7. Services that promote indie authors will make money. Bookbub is at the top of the heap now, but BookGorilla is cheaper. The Fussy Librarian is very low cost. if I recall correctly, the latter was built partially in response to Bookbub’s fees. Bookbub has big lists of subscribers, sure, but they have competition and it’s growing because Bookbub is so hard to get into and can be so expensive.

8. The company that finds a way to make it easier for books to be printed and distributed (cheaper, faster and easier than it can be done at present) and get it to libraries and bookstores will make a lot of money. Be the new Lightning Source, for instance, but make it as easy to deal with as CreateSpace. (LS has improved in this regard, but I’ve checked it out and it still feels like a hassle.)

9. Translation houses. Everybody knows foreign language publishing is going to be huge. What we don’t know is whom to trust to translate our work and whom to ask to make sure the translations are any good. We’ll also need people (formerly known as agents) whose sole occupation is dealing in foreign rights sales. The markets are waiting, but most of us aren’t ready.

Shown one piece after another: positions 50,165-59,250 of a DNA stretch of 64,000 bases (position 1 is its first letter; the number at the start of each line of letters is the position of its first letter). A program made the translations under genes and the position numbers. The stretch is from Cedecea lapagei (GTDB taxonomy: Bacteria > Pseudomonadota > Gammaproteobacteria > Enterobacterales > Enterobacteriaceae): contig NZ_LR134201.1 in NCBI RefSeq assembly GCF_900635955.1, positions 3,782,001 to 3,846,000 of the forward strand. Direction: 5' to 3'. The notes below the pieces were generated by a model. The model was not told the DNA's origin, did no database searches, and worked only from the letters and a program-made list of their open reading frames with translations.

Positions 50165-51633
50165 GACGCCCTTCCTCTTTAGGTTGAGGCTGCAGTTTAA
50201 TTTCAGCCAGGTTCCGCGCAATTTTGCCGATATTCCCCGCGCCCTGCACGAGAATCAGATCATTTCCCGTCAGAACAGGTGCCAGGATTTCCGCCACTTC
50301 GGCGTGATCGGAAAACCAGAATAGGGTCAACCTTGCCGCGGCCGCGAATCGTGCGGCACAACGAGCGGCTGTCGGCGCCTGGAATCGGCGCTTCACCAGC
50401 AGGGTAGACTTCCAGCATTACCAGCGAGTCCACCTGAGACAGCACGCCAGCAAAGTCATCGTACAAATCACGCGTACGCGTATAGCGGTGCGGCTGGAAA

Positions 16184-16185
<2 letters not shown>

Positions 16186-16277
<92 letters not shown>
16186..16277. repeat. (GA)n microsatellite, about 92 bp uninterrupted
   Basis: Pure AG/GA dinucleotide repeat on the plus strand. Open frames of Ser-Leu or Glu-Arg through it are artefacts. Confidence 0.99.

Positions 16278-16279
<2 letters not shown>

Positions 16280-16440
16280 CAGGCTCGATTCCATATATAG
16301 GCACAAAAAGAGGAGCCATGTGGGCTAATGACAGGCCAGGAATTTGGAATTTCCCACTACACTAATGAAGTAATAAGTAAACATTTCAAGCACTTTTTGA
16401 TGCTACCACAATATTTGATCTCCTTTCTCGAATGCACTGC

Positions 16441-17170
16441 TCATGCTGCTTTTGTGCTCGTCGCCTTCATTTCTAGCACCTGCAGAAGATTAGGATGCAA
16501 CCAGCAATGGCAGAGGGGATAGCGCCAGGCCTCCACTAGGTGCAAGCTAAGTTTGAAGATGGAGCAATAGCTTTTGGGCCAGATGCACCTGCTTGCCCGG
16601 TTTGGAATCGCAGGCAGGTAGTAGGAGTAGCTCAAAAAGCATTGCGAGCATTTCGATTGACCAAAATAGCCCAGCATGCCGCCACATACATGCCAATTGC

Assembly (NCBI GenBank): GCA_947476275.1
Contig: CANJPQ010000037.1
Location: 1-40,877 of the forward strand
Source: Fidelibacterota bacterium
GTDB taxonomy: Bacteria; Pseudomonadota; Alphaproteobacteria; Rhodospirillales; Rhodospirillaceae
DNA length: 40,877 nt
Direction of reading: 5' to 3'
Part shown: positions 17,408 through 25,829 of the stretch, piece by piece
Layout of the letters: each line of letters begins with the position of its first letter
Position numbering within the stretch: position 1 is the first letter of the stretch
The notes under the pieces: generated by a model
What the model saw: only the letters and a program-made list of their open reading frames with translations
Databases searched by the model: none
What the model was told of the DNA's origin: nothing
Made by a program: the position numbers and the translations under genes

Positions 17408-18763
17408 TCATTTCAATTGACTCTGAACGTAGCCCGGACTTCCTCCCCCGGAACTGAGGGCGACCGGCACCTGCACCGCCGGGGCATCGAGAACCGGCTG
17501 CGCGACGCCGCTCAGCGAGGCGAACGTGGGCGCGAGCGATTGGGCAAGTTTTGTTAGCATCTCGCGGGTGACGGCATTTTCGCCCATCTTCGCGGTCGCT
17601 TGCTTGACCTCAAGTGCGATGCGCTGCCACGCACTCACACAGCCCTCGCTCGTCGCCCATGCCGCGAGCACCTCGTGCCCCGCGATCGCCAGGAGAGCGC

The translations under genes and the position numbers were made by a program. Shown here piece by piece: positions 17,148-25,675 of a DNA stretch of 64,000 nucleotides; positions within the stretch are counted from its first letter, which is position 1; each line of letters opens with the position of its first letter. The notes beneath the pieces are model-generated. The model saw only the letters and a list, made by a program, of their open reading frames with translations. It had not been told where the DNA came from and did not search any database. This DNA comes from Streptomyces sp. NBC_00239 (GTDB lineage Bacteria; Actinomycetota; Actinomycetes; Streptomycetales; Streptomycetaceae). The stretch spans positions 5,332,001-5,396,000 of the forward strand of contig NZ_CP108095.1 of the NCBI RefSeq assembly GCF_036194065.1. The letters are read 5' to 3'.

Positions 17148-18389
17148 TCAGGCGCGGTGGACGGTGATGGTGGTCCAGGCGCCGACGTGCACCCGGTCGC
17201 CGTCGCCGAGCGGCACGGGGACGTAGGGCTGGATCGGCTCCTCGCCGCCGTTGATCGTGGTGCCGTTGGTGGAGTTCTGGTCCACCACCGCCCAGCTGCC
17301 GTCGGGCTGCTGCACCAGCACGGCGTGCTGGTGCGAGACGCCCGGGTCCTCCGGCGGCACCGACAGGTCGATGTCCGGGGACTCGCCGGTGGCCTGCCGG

10. The next destination website for our readers. We need a destination website that operates as a cool magazine that curates our work to readers. We need to provide a way for readers to find us and vice versa. We don’t need another Writer’s Digest. We need a Reader’s Digest, if you will, for our work but catering to readers. If there aren’t click to buy and click to explore buttons at the end of each story or sample, it will still miss the mark.

You could, of course, simply write the next big thing.

We are writers, after all. We don’t want to think about all this tech stuff. That’s why someone with the skills to fulfill these needs will eventually appear and get paid.

If you’re still bent on writing to make money, the trouble is that no one knows what the next big thing really will be. No one saw Fifty Shades of Gray coming. It’s not like it was the first book of erotica to go on sale, but it went huge. Its imitators didn’t make near as much dough. Breaking out is not something you can chase, exactly. It happens to you and there are too many variables outside your control.